2015 Presidential Elections

Channel 1: the electoral campaign is equal for all candidates. “The first round of the electoral campaign was fair for all competitors”, according to one of the registered candidates, Siarhei Haidukievich, the leader of the Liberal Democratic Party. In his view, all competitors could freely collect signatures. According to the coverage, giving free time to all candidates on the air both on state Channel 1 and the Belarusian National Radio 1 proves that they treat all candidates equally during the election campaign.

Traditional Belarusian symbols used by pro-Lukashenka campaigners. Belaya Rus”, a state-supported public association, has begun its pre-election agitation campaign for the incumbent head of state. According to coverage on Channel 1 the event’s attractions included Belarusian folk music and free bracelets with a traditional ornament. Belarusians also had the chance to leave their written requests to Lukashenka.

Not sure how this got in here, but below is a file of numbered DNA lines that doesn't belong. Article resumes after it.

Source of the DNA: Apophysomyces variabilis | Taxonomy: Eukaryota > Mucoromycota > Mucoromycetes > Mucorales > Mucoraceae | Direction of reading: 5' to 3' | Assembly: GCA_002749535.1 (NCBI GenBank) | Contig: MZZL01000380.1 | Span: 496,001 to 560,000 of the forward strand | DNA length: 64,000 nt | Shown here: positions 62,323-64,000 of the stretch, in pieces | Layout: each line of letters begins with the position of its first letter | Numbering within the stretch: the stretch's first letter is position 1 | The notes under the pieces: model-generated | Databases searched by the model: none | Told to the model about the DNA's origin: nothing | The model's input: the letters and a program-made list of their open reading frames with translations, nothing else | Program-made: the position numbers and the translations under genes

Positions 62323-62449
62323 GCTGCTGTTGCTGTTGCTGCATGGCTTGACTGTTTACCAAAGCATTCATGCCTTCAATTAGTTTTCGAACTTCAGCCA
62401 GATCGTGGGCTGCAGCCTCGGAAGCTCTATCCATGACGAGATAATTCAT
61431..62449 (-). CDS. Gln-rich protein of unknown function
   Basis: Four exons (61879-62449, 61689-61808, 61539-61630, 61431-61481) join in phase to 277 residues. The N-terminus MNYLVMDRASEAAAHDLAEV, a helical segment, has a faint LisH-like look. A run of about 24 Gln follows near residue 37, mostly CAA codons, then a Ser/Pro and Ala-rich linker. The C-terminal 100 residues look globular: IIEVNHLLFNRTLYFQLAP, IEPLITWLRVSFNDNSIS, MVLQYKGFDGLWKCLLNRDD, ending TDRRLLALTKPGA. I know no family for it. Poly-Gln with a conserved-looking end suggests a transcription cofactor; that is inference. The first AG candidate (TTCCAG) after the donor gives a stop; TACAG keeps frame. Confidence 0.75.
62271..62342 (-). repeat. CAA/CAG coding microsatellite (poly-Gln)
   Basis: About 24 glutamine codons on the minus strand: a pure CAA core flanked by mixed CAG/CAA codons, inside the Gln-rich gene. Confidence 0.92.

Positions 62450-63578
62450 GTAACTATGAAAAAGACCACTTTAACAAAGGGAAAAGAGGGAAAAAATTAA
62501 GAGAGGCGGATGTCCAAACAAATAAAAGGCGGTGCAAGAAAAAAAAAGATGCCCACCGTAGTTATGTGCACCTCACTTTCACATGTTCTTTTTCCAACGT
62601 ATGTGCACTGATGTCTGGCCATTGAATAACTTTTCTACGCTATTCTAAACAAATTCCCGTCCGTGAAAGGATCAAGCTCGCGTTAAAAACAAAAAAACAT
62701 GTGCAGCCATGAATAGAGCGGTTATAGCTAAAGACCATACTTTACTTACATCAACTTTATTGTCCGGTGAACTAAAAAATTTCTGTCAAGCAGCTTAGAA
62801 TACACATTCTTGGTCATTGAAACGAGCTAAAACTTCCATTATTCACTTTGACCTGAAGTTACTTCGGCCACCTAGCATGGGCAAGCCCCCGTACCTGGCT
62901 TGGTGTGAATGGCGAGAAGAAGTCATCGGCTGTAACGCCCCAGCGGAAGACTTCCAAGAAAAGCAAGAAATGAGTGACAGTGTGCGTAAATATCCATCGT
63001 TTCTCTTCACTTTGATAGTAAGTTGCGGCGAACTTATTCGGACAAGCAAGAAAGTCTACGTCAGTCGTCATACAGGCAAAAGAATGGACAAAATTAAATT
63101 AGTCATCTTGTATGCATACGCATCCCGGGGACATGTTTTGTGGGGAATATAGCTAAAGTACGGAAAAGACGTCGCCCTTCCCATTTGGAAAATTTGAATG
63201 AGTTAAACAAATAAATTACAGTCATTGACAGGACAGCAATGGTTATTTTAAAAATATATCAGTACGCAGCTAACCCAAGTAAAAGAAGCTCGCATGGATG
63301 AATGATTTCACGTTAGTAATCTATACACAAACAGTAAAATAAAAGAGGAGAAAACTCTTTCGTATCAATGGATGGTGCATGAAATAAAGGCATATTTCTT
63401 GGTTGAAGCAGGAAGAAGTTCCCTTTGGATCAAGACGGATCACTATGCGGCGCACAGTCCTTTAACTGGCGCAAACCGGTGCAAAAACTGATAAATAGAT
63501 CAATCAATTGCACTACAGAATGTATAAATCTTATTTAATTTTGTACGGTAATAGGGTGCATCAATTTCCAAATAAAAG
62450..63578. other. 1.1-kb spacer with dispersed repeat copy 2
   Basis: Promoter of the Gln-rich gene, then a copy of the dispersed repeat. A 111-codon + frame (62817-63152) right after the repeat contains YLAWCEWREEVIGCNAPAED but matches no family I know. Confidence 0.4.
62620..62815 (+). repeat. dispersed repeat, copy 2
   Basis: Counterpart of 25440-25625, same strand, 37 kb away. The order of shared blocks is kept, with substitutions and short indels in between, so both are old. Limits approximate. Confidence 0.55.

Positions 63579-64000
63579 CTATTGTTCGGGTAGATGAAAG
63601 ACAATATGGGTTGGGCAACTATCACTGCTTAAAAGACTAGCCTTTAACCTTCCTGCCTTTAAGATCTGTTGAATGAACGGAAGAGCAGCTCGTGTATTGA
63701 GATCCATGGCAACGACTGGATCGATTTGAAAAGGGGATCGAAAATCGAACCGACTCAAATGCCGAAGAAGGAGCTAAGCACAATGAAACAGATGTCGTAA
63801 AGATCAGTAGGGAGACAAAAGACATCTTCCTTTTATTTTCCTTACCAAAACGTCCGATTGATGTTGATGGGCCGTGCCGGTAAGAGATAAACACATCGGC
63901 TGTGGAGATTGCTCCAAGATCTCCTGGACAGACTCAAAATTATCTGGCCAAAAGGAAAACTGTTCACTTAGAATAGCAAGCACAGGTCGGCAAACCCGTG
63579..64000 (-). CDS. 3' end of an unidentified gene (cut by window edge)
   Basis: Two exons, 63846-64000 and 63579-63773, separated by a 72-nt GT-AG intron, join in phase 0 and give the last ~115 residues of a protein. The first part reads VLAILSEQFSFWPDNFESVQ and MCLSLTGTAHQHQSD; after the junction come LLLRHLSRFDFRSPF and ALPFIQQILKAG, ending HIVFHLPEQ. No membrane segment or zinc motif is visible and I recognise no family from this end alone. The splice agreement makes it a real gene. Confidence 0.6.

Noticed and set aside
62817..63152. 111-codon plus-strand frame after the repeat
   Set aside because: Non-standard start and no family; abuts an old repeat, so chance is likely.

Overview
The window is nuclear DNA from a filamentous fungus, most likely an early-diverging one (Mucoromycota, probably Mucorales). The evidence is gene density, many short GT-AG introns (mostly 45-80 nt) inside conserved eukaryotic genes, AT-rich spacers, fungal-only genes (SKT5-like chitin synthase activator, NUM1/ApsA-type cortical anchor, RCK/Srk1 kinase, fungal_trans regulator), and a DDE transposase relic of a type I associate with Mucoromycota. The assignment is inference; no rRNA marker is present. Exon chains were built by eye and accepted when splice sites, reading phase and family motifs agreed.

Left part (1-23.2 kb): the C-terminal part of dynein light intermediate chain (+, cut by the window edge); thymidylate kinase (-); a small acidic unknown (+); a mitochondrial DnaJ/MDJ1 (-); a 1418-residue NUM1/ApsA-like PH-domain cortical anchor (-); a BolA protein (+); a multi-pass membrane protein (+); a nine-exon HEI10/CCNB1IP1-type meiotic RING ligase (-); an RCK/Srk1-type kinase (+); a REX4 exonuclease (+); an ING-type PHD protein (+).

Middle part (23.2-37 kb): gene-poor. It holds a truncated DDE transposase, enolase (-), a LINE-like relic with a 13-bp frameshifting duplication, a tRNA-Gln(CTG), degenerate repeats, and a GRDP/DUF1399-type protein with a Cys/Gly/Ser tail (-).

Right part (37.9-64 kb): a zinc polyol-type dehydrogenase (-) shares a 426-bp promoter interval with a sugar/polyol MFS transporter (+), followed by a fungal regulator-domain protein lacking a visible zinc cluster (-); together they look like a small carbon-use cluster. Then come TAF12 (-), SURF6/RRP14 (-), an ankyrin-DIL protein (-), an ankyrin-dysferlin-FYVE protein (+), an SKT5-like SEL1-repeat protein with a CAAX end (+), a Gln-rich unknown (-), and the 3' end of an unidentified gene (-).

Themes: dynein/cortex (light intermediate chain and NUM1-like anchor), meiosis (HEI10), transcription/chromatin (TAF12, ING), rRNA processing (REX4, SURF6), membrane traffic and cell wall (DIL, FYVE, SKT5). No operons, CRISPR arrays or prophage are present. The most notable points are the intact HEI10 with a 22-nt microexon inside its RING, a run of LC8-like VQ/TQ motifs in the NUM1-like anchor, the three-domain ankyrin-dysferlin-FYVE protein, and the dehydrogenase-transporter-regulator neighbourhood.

Taciana Karatkievich. Journalists also reported on Tatsiana Karatkievich’s pre-election campaign in the town of Lahojsk, where her team distributed leaflets. They pointed out that Karatkievich directly spoke to people about her political programme.

Who really cares about Belarusians? Channel 1 reports that three fourths of Belarusians trust Lukashenka. This is according to the results of a survey conducted in August by the information-analytical centre. Over 74% of people agreed that the politics of the incumbent president is supportive of ordinary people. According to over 77% of people, Belarus under Lukashenka is going in the right direction.

Lukashenka as a remedy for the corruption and poverty in the early 1990s. Glavnyj Efir in an evening programme on Channel 1, launched a series of documentary movies on how the country has changed over the last 20 years. While speaking of the achievements they mainly emphasise the role of the current head of state, whereas failures are usually assigned either to internal opposition forces or external issues with Russia.